What an utter Jeremy Hunt.

  • Ravi Juneja November 30, -0001 at 12:00 am

    How cute.

    What an utter Jeremey Hunt.

  • Lisa Stewart November 30, -0001 at 12:00 am

    Initially, I got queasy about this -the whole ‘cashing in’ on someone else’s pain. Bad Karma. If they all hadn’t been rescued then yes, definitely poor taste.

    I have to hope that any portion of the sales proceeds will go the miners, their families, or any recovery effort.

  • Julia Dobson November 30, -0001 at 12:00 am

    Please lock Ryan Tym in a dark room for 68 days.

  • JM November 30, -0001 at 12:00 am

    I think that if the wine were being sold this might be different but really it’s a commorative piece that is trying to mark the success of the miner’s rescue and tell their story so i’m surprised by the harsh comments.

    An alternative christmas message to send to clients is a nice change form the usual santa hats on staff type of card! It looks as if lots of thought has gone into the design to reference the story of each of the miners and their rescue too.

  • Rob Woodward in Chile November 30, -0001 at 12:00 am

    I found this bad taste. All for design? I think not.

    Cashing in on what the miners suffered from the comfort of a chair behind a computer screen as you are out to make a quick buck… not good.

    Will the miners, those that actually suffered, receive a percentage of sales? Somehow I don’t think so.

    What would happen if a wine were designed for a similar event in the UK?
    This was done out of ignorance and lack of respect from the safety of being in a country on the opposite side of the world that you know so little about. What? You can’t even spell the names correctly?

    Maybe the designer should be lowered down the mine and he/she would learn to have more respect… and then should be left there!

  • Damian November 30, -0001 at 12:00 am

    Oh for Christ’s sake. Why is everyone so uptight? There is no ‘cashing in’ going on here. Just a funny play on words and a good bit of design. This is a feel-good gift at a feel-good time time of year. It celebrates the miners and goes out of its way to ensure their heroic story is told (and in some detail) Let’s face it, the real cashing in is going to be when the movie comes out.Lighten up everybody. It’s Christmas.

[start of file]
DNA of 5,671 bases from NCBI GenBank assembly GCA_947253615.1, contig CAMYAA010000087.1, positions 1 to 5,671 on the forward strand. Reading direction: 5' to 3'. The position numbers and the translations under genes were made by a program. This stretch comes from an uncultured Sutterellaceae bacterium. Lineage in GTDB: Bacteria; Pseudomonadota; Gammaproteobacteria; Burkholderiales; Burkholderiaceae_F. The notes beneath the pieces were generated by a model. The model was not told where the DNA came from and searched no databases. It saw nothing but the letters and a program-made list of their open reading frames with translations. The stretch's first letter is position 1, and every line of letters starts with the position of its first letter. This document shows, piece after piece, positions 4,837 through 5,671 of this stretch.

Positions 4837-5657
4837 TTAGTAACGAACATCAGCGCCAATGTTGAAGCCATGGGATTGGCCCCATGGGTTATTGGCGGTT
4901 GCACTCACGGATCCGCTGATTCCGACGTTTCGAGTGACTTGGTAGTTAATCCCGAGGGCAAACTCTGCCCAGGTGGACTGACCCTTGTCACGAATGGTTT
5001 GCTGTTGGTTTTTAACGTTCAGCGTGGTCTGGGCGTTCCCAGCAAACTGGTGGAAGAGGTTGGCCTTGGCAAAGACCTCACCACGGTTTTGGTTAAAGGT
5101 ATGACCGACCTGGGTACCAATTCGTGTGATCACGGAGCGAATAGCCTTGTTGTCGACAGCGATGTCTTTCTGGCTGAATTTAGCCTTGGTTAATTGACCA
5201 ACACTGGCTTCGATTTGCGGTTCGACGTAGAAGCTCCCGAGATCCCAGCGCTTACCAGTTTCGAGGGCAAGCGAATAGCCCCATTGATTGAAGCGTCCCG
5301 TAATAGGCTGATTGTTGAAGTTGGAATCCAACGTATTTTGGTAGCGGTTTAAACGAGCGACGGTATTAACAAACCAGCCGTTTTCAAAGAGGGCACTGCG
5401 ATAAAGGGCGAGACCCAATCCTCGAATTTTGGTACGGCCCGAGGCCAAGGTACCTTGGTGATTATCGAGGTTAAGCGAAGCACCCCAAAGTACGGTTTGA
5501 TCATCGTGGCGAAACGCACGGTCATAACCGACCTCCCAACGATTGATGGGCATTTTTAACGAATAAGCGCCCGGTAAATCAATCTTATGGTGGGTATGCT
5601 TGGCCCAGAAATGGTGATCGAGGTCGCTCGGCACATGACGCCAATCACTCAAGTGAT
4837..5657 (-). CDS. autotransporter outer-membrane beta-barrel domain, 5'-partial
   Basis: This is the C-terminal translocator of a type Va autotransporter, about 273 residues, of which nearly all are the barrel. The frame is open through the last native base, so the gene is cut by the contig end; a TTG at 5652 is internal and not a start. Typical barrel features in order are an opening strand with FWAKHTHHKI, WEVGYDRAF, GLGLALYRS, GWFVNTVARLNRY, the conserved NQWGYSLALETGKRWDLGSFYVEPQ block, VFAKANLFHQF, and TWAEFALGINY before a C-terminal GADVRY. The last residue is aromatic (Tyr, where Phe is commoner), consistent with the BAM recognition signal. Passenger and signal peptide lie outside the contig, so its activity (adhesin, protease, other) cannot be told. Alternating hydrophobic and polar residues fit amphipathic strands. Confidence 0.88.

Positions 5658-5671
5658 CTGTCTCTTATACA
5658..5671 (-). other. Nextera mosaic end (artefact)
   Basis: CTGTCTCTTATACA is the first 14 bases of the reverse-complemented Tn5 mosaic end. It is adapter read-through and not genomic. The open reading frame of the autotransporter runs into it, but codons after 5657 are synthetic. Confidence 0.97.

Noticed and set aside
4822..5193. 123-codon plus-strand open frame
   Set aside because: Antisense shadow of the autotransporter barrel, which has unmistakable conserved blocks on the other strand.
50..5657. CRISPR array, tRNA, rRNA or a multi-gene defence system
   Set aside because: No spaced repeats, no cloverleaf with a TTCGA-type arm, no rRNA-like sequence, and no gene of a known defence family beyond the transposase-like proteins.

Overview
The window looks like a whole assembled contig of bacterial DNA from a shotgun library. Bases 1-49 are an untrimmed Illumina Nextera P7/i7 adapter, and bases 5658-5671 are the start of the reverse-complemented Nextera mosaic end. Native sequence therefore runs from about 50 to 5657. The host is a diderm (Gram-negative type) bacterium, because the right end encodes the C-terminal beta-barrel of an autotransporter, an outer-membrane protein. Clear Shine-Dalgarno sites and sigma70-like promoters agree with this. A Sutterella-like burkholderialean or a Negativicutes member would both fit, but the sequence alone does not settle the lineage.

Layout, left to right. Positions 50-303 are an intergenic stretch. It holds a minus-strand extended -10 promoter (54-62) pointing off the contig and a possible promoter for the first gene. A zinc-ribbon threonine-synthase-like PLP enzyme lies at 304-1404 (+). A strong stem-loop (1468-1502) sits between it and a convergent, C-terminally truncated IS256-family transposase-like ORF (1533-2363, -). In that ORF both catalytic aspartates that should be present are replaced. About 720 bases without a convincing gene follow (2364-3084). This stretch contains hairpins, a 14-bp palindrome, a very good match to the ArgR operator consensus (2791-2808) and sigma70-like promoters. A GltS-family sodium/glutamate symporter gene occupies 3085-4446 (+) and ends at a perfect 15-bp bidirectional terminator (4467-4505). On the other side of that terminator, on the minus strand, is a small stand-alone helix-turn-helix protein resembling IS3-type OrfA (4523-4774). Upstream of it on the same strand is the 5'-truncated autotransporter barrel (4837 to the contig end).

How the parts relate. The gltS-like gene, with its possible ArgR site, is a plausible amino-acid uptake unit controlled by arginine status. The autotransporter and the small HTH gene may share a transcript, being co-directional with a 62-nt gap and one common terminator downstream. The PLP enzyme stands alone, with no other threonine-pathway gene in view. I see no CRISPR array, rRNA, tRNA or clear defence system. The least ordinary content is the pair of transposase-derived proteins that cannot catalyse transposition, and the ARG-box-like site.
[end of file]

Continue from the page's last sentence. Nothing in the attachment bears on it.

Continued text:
• demagalhaes November 30, -0001 at 12:00 am

    As a Chilean Designer all i can say is: i would rather prefer a Wikileaks Wine 😉 (there you got 250.000 cables you can put inside the packaging, when you finish your wine you can put the cable inside the bottle, and drop it to the sea)

  • Annette Baeza November 30, -0001 at 12:00 am

    Lighten up everyone. Knowing the Chilean love of life and appreciation for wine I think the rescued miners would be honored by this tribute to them and the fact that someone in the U.S. took the time and effort this required. They all want to be remembered. Even if they sell this wine that’s OK. I’d buy bottles representing my favorites, Edison Pena and Mario Sepulveda. I have no other way of reaching out to them. What’s so wrong? Lighten up and don’t look to complicate everything!! I admire the creativity and execution of a “harmless” plan.

  • Unreal November 30, -0001 at 12:00 am

    It’s clear from a number of recent comments that there is a degree of misunderstanding about the article.

    We wish to make it clear that these bottles are not for sale and the article has now been amended to highlight this point.

    The wines were produced as a one-off set of 33 individual bottles to be sent out to clients and key contacts only. We felt this made a creative alternative Christmas gift and saw it as celebrating the good news story of the year.

  • Scott Elmes November 30, -0001 at 12:00 am

    Cheers unreal for clarifying.

    However as a piece of design it is a great play on an already set concept.

    And the idea of never selling the wine should not be ruled out.
    As many have already said, if the miners were contacted about it and a large percentage went to them, (im not being rude) but i reckon they would be happy to a receive a monthly cheque form the profits.

    Heavens know they don’t want to back down the mine making their wage when others can make far much more for them, and their families buy “cashing in” on an ordeal that they suffered.
    After all i don’t think they will be putting themselves back into a position where could happen again.